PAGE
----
Love is terrifying, and so is the threat of nuclear war. The movie has funny moments, but does not fluff the forked threats of meeting that special someone and getting news that you may only have an hour left to live. If you remember Anthony Edwards from ER alone, you'll be drawn into his performance and Mare Winningham, from various legal dramas and the recent Hatfields and McCoys TV movie, equally stuns with parts playful and panicked. Also, get a…
This film is a classic. It tackles a lot, such as going from imaginative childhood to experiential teen or divorce in the home, but keeps it light thanks to the young girls obsession with the hilarious Henry Orient (Peter Sellers). Also, it manages to confront these issues without being too cornball.
The film is a treat, no matter the age of the viewer. However, if you have any fascination with the early 60s and if you love OR hate the history of Beatlemania, you'll enjoy the film even more thoroughly.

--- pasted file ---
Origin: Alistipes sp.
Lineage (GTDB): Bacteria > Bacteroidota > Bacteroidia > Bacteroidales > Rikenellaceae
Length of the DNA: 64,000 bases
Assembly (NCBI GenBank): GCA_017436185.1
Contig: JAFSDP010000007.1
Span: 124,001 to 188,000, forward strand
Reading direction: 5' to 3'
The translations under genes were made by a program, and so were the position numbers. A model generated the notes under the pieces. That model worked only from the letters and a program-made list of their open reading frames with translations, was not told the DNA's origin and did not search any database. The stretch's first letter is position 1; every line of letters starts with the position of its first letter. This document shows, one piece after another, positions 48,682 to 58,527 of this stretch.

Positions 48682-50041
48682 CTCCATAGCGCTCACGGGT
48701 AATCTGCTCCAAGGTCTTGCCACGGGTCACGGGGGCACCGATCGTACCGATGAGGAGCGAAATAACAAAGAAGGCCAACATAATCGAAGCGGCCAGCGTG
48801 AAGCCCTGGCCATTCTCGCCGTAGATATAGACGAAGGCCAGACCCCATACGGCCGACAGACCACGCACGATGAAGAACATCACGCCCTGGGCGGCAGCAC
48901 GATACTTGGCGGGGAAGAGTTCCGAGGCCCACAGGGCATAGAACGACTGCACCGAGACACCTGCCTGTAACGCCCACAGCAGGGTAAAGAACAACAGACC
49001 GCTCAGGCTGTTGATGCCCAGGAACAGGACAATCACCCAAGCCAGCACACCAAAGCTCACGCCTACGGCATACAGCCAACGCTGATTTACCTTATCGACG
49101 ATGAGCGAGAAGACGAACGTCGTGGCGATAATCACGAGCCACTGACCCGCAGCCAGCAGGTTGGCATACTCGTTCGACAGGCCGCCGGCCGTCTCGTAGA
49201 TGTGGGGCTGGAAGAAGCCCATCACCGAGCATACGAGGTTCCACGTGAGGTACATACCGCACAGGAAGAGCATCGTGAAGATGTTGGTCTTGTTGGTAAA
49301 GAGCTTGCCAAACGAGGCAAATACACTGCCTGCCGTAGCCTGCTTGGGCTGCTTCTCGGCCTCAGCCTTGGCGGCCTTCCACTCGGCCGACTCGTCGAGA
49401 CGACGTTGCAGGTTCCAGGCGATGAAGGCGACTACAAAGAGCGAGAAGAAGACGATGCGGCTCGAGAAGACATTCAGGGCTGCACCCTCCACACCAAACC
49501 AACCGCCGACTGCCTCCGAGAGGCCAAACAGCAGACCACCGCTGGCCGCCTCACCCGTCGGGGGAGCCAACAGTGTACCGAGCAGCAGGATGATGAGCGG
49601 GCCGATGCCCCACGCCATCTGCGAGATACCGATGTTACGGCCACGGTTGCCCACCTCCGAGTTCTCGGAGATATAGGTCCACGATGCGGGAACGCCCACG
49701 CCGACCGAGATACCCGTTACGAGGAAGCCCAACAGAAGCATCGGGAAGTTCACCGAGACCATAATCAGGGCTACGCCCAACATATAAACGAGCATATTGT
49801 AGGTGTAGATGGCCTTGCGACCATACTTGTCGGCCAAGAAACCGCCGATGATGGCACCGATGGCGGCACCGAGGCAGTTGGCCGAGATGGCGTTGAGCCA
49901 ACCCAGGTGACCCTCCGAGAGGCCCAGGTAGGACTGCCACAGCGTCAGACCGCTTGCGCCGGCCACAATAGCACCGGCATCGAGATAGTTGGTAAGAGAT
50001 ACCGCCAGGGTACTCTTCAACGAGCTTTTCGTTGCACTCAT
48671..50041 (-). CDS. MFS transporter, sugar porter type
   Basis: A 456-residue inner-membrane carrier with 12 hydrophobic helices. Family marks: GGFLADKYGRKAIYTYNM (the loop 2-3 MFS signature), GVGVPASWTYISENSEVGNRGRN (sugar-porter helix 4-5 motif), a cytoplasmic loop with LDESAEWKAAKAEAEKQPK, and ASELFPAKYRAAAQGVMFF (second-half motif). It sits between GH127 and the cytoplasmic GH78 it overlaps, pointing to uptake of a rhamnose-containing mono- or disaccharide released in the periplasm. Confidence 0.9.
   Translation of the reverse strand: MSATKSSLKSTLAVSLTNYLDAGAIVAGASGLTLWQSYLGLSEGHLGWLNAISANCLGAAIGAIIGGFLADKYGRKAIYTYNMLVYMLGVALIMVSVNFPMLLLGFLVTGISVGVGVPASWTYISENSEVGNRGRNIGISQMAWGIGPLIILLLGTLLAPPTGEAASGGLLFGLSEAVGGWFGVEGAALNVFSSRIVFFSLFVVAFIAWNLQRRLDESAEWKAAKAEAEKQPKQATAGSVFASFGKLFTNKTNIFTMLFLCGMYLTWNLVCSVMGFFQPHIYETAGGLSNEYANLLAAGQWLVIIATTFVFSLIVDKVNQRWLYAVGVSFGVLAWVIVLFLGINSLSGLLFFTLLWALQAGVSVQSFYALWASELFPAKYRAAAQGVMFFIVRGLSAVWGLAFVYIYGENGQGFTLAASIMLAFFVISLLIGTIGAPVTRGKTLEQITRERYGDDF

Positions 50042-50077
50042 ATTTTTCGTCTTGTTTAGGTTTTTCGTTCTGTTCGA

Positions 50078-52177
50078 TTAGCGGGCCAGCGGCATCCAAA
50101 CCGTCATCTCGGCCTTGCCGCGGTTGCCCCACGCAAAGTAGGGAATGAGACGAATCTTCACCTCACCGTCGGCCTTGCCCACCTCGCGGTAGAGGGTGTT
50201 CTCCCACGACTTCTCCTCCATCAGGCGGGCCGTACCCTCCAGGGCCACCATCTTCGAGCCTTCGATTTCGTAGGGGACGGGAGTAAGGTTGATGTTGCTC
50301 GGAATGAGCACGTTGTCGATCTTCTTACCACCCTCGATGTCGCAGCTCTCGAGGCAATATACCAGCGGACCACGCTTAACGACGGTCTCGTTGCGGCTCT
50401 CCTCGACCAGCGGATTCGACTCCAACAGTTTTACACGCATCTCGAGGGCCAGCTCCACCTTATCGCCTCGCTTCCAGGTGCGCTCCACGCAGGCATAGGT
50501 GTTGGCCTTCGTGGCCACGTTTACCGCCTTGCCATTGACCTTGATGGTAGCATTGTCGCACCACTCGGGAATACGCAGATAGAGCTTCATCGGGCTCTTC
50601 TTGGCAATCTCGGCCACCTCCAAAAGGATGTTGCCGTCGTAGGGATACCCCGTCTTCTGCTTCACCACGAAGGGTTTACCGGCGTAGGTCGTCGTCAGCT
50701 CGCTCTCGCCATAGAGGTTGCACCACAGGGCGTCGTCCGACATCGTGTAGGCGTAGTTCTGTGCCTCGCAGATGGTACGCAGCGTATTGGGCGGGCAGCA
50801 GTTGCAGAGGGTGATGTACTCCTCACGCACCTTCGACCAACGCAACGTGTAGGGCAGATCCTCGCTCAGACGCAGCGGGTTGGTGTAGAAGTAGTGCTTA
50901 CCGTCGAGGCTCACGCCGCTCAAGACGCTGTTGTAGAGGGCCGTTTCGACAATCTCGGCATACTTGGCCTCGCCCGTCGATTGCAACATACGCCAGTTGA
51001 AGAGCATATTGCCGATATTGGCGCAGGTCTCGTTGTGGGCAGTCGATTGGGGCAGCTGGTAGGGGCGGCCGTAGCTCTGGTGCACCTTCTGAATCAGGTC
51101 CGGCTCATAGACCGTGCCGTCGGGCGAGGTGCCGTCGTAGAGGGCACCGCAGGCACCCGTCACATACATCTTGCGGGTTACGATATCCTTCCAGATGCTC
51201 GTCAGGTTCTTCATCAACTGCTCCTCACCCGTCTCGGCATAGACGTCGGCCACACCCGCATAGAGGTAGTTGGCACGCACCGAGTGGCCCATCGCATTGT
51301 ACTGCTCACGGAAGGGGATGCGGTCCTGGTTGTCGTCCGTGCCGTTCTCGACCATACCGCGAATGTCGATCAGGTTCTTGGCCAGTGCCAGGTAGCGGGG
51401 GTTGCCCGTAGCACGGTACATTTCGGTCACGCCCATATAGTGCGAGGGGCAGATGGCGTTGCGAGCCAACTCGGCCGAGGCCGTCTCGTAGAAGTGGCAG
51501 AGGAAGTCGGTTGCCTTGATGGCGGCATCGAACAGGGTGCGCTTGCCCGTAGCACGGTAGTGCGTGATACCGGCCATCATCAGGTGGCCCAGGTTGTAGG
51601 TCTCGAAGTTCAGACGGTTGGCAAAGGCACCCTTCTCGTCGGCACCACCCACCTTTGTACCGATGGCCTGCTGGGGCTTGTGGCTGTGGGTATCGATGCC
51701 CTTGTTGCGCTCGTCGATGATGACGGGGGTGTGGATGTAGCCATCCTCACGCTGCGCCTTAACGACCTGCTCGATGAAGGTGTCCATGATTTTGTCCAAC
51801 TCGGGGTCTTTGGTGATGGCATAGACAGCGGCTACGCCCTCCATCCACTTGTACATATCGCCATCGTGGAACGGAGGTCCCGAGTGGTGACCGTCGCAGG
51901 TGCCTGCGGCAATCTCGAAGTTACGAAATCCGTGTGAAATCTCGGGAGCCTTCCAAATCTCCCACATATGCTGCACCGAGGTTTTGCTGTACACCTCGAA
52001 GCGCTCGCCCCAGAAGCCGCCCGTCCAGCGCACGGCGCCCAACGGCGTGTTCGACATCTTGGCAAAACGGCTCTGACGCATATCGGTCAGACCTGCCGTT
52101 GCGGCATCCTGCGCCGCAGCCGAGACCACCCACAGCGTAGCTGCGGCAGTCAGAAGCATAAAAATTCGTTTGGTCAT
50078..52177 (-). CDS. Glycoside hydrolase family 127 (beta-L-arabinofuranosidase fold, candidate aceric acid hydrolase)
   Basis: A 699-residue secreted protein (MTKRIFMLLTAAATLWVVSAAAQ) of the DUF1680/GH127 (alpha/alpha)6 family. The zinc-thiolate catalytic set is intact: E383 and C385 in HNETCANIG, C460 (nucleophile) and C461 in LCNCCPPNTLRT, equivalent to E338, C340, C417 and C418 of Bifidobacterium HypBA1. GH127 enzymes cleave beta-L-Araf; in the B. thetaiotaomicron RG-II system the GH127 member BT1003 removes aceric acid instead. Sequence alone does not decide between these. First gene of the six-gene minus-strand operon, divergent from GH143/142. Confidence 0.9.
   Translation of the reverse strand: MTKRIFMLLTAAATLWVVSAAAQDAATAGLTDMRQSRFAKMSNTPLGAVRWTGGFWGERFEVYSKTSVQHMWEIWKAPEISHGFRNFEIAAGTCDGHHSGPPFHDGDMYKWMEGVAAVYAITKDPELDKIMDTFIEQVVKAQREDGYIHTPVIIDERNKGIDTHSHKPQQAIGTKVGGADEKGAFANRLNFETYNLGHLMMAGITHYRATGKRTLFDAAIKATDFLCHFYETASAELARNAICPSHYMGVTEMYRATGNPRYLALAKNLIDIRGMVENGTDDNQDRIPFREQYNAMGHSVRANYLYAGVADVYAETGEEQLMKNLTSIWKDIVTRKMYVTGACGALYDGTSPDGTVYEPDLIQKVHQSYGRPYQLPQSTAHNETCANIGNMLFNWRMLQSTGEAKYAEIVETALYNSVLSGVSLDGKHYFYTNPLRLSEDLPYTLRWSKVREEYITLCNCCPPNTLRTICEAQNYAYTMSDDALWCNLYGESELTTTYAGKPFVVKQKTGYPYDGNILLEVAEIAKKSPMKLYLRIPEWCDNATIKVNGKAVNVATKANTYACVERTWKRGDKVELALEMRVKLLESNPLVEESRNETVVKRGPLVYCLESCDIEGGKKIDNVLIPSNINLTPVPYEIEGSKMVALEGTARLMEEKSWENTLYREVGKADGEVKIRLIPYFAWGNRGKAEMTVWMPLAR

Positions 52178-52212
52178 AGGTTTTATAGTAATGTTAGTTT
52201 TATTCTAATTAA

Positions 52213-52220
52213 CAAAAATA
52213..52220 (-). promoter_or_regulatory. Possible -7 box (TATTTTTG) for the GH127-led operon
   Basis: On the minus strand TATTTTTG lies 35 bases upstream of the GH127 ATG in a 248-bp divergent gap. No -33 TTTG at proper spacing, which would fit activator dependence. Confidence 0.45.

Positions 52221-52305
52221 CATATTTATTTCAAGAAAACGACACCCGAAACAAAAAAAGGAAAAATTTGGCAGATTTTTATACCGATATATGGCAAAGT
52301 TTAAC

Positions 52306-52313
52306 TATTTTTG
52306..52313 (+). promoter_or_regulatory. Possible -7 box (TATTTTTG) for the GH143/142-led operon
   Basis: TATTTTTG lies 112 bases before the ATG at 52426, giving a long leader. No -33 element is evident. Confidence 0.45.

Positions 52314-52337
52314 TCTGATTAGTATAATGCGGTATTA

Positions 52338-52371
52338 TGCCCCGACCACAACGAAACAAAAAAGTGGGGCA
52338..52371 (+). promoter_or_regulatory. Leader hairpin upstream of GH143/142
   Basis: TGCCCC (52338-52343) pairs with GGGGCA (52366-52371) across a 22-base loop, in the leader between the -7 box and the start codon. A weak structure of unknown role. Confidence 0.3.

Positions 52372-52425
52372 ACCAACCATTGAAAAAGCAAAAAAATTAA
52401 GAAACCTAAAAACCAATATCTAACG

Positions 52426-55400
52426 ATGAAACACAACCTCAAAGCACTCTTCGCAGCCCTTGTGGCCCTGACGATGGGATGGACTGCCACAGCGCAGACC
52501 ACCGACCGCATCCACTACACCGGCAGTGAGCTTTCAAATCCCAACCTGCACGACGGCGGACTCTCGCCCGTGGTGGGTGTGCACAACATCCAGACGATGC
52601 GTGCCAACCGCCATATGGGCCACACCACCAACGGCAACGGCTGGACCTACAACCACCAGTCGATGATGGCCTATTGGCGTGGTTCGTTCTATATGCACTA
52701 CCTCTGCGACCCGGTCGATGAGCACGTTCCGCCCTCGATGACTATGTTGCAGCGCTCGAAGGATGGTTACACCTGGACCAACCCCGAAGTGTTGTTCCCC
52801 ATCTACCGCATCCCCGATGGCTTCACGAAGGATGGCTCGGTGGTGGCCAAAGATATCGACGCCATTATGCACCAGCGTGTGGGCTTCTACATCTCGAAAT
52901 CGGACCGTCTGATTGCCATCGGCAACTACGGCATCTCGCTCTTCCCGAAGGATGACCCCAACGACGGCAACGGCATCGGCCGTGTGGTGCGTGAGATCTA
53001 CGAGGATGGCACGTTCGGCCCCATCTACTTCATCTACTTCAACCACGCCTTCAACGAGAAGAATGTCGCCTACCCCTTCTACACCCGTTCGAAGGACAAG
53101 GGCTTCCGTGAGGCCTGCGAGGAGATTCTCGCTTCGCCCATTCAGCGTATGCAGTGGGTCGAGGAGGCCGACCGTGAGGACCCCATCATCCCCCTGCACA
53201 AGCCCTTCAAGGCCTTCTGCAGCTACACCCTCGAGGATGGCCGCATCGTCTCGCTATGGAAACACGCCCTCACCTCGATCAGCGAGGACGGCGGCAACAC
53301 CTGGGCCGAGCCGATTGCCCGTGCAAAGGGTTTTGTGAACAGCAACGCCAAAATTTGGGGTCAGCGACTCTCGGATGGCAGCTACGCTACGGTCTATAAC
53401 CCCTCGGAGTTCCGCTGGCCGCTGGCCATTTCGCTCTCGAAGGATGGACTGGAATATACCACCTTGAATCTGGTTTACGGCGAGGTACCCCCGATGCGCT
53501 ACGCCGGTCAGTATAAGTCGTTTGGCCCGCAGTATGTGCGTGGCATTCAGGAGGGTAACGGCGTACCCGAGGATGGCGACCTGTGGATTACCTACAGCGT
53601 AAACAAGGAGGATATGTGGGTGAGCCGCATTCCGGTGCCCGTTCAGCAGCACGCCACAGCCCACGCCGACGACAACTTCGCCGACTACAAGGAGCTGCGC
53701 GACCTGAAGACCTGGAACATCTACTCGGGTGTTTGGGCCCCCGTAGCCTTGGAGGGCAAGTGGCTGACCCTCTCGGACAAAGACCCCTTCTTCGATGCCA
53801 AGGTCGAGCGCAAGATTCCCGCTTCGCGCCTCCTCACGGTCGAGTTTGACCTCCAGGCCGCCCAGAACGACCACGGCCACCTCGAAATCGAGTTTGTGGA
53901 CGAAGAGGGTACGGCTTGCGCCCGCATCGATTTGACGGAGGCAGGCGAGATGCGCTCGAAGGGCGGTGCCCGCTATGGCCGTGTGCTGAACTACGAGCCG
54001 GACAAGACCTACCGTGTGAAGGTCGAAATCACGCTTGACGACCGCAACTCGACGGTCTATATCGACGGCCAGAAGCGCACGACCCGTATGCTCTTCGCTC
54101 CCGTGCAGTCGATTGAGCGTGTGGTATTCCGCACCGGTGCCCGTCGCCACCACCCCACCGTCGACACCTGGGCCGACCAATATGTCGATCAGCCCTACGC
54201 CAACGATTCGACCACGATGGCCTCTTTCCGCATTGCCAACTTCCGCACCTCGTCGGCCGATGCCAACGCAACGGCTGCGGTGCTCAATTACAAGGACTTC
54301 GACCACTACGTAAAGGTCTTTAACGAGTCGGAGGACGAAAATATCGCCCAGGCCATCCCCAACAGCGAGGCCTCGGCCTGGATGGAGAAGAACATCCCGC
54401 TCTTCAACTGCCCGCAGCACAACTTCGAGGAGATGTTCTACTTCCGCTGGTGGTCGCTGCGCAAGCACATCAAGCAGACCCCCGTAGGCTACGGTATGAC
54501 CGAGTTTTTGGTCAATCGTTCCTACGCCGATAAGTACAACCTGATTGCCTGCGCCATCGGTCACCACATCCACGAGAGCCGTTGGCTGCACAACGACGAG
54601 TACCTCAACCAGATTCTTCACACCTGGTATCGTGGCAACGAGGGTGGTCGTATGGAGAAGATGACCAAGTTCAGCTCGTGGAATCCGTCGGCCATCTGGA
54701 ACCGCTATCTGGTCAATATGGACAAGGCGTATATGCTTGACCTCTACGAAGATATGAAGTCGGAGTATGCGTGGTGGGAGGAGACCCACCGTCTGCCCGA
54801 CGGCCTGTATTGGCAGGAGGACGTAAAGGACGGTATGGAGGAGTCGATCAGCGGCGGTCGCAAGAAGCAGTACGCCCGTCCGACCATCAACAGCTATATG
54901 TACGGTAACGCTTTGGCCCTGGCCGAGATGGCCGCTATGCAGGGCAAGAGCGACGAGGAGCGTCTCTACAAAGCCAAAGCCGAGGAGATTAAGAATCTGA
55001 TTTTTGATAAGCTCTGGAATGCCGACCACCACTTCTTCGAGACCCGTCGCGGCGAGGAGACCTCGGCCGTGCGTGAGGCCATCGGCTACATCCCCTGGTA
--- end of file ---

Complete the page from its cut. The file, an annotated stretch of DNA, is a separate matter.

Steve Coogan and Rob Brydon play versions of themselves taking a trip to Northern England to tour the fine dining available, as well as test the limits of their egos.
Steve, star of stage art-house films), has a problem when his US girlfriend decides they should go on a break on her sudden return to the states. Meanwhile, Steve has to fulfill the obligation for a "foodie" article of North England's finer restaurants. However, all stops call for a a…
Visually engaging with a completely fresh approach to story telling and intertwined experiences across generations. As most reviews claim, it is ambitious and it does have some faults, but there is plenty to enjoy in the film.
I left knowing that I had never seen a story told in such a logic-bending manner, and yet I felt satisfied in following the plot points of the epic story I witnessed. In other words, don't let reviews of a "complex plot" turn…